Course Content
BA Arabic
About Lesson

Unit 3
Role of Language in Communication

Learning Outcomes

 Upon completion of the unit, the learner will be able to:

  • identify the role of language in communication.
  • describe the nature and uses of language in communication.
  • get insights into the techniques of effective communication.


Let us begin with a story. Have you heard of the ‘Tower of Babel’? It is a part of a story from The Bible. After the Great flood, all people in the world spoke the same language. They planned to build a tower that would reach heaven and started working on it. God was not very happy with it, and in order to disrupt their unity, he made their language chaotic. People began to speak different languages from then on. They could not communicate with one other and the idea of the tower failed. Yes, language is the most important element in communication.

Key words

Nature of language, Uses of language, Techniques


There are many theories and approaches to the origin of language, but none of it is considered the true account due to lack of empirical evidence. Whatever be the cause of origin, we know that language is something that connects human beings together. Let us now look at the nature of language in detail.

Human language can take the form of speech, writing or gestures. You might have heard of ‘sign language’, haven’t you? Speech is the most important part of communication. People also employ gestures as part of non-verbal communication. Writing is more formal than speaking. All the basic skills in communication, namely reading, writing, listening and speaking, require language.

Language is created and modified by people according to their needs. For instance, due to the emergence of social media and networking, a lot of changes occurred in language. Language is a system that always evolves. It is open-ended. There is always the possibility of omissions, modifications and creations. New words are formed according to our needs and some words that lose their relevance become obsolete. We now have internet lingo which shortens words. You might be using it to chat with your friends online.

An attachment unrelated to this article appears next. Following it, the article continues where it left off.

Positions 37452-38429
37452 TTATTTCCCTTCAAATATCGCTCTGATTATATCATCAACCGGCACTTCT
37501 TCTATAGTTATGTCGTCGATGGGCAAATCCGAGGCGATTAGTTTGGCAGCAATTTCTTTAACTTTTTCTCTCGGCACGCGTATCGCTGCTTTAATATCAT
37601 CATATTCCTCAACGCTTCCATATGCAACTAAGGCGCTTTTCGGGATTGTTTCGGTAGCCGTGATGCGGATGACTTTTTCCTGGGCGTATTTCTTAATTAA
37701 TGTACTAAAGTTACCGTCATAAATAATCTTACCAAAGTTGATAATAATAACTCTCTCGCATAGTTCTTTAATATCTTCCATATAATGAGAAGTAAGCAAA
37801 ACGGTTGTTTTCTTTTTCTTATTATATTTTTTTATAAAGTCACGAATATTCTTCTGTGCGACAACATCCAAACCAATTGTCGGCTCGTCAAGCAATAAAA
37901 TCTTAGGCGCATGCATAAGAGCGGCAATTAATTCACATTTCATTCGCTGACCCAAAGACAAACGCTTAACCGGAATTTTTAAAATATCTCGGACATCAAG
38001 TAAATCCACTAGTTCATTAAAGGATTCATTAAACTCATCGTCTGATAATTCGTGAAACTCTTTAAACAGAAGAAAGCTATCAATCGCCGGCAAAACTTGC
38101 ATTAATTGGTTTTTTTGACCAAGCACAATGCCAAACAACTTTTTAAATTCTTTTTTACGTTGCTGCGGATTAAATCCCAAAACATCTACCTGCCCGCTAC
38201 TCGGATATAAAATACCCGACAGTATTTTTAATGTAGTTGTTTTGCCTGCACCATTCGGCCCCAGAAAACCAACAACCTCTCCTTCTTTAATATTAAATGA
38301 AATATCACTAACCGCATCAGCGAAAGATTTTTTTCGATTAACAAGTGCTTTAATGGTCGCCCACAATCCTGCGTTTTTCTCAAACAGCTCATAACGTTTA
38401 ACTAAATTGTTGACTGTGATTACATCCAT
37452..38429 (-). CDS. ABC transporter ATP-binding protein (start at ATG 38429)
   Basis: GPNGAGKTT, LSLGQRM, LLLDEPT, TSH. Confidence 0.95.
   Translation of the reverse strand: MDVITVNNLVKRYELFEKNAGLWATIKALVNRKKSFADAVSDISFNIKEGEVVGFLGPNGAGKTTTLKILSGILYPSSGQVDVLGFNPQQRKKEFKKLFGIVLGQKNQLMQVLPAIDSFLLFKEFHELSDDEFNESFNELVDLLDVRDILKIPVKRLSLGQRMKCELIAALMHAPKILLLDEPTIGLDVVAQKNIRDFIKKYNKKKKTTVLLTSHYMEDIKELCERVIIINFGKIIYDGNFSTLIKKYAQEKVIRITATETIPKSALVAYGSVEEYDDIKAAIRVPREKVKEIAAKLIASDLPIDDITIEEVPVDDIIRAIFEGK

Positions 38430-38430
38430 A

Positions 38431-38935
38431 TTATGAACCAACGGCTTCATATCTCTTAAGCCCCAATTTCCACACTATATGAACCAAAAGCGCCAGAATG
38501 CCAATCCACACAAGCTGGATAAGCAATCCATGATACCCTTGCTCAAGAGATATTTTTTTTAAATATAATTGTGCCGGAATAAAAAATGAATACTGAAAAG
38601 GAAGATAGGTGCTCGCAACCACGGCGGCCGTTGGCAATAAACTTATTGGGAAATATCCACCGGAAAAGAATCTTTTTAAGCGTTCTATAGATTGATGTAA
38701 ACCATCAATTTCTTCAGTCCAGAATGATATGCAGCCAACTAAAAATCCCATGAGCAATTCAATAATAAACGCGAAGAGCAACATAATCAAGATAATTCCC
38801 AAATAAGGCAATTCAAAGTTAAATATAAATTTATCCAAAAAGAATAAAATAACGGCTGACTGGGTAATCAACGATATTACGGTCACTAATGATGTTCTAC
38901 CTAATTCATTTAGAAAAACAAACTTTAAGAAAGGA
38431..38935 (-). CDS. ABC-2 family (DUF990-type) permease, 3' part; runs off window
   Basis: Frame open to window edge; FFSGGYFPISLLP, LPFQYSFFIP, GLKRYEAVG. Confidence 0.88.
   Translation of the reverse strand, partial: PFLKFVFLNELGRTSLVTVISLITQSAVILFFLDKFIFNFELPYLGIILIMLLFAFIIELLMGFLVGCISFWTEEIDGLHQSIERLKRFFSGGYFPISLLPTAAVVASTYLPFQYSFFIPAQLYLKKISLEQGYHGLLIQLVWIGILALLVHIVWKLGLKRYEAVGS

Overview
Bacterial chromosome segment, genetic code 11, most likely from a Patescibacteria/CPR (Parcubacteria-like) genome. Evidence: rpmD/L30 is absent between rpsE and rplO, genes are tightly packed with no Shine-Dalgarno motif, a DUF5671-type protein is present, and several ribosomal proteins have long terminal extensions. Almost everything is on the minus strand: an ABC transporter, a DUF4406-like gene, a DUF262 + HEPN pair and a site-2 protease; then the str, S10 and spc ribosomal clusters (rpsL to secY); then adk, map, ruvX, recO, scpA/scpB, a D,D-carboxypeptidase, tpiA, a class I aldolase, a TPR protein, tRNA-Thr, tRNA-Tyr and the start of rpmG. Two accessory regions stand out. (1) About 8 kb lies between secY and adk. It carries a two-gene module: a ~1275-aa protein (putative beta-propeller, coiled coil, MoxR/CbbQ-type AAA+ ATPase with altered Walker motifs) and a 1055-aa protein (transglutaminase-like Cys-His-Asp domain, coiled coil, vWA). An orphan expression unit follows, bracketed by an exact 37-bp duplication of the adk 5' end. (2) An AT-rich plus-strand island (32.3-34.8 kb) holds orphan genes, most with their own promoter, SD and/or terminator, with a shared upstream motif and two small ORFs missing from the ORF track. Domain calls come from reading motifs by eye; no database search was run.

Language is a set of symbols. A sound in language is transcribed as a letter, a string of which is known as the alphabet which forms the basis of written language.

Note: Many students wrongly use the word ‘alphabets’ to denote letters. English has only one alphabet (or string of letters) which has 26 letters in it.

Let us look at the symbolic nature of language in detail. Take the word ‘tree’. Why is a tree known by that name? Is there anything inherent in a tree to be called so? No, the relationship between the symbol and meaning is arbitrary.. The object (tree) is denoted by the word ‘tree’. It brings to the listener’s mind an image of a tree.

There are two important terms that you should know in relation to language- denotation and connotation. Denotation means the literal meaning of a word while connotation implies the cultural, emotional and metaphorical aspects associated with it. For instance, the word ‘home’ literally means a building where you live. It is the same as a house. The connotations behind the word ‘home’ make people connected to it as something deeper, like a place of comfort, love and warmth.

Let us now look at the role of language in communication. Some important uses of language are:

Definition: Language is used to define something by describing its characteristics. It helps in expressing the different characteristics of a person or thing and thereby defining it on its basis. Let us look at an example. Who is a student? How is a student different from a teacher? When you try to answer these questions, you will realise that there are many characteristics associated with each role which help in defining it.

Labelling: To label is to describe someone or something in a word or a phrase. For example, why do you call a teacher ‘strict’? He/she may not be very jovial, talks in a formal way, is very particular about deadlines, gives punishments, etc. When you hear the word ‘strict’, all these characteristics come to your mind. It is only because of language that all those characteristics could be expressed in a single term.